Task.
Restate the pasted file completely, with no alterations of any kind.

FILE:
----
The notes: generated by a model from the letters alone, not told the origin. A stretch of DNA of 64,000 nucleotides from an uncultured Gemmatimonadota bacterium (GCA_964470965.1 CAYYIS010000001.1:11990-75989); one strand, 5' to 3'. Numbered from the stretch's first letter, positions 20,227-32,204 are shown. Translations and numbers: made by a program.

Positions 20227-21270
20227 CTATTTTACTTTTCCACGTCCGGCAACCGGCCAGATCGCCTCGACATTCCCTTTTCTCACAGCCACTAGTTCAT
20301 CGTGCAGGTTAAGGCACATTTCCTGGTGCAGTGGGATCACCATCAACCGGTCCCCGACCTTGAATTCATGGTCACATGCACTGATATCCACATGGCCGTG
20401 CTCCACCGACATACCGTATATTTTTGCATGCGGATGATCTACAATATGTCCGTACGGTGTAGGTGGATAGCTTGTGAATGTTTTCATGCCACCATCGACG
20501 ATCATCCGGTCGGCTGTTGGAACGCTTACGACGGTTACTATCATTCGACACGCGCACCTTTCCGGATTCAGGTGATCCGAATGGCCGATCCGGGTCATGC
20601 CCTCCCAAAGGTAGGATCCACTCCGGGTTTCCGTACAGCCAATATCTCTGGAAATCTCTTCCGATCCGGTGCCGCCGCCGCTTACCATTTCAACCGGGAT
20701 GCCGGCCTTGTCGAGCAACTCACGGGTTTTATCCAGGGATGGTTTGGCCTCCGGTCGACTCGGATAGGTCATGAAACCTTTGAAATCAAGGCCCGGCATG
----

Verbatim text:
The notes: generated by a model from the letters alone, not told the origin. A stretch of DNA of 64,000 nucleotides from an uncultured Gemmatimonadota bacterium (GCA_964470965.1 CAYYIS010000001.1:11990-75989); one strand, 5' to 3'. Numbered from the stretch's first letter, positions 20,227-32,204 are shown. Translations and numbers: made by a program.

Positions 20227-21270
20227 CTATTTTACTTTTCCACGTCCGGCAACCGGCCAGATCGCCTCGACATTCCCTTTTCTCACAGCCACTAGTTCAT
20301 CGTGCAGGTTAAGGCACATTTCCTGGTGCAGTGGGATCACCATCAACCGGTCCCCGACCTTGAATTCATGGTCACATGCACTGATATCCACATGGCCGTG
20401 CTCCACCGACATACCGTATATTTTTGCATGCGGATGATCTACAATATGTCCGTACGGTGTAGGTGGATAGCTTGTGAATGTTTTCATGCCACCATCGACG
20501 ATCATCCGGTCGGCTGTTGGAACGCTTACGACGGTTACTATCATTCGACACGCGCACCTTTCCGGATTCAGGTGATCCGAATGGCCGATCCGGGTCATGC
20601 CCTCCCAAAGGTAGGATCCACTCCGGGTTTCCGTACAGCCAATATCTCTGGAAATCTCTTCCGATCCGGTGCCGCCGCCGCTTACCATTTCAACCGGGAT
20701 GCCGGCCTTGTCGAGCAACTCACGGGTTTTATCCAGGGATGGTTTGGCCTCCGGTCGACTCGGATAGGTCATGAAACCTTTGAAATCAAGGCCCGGCATG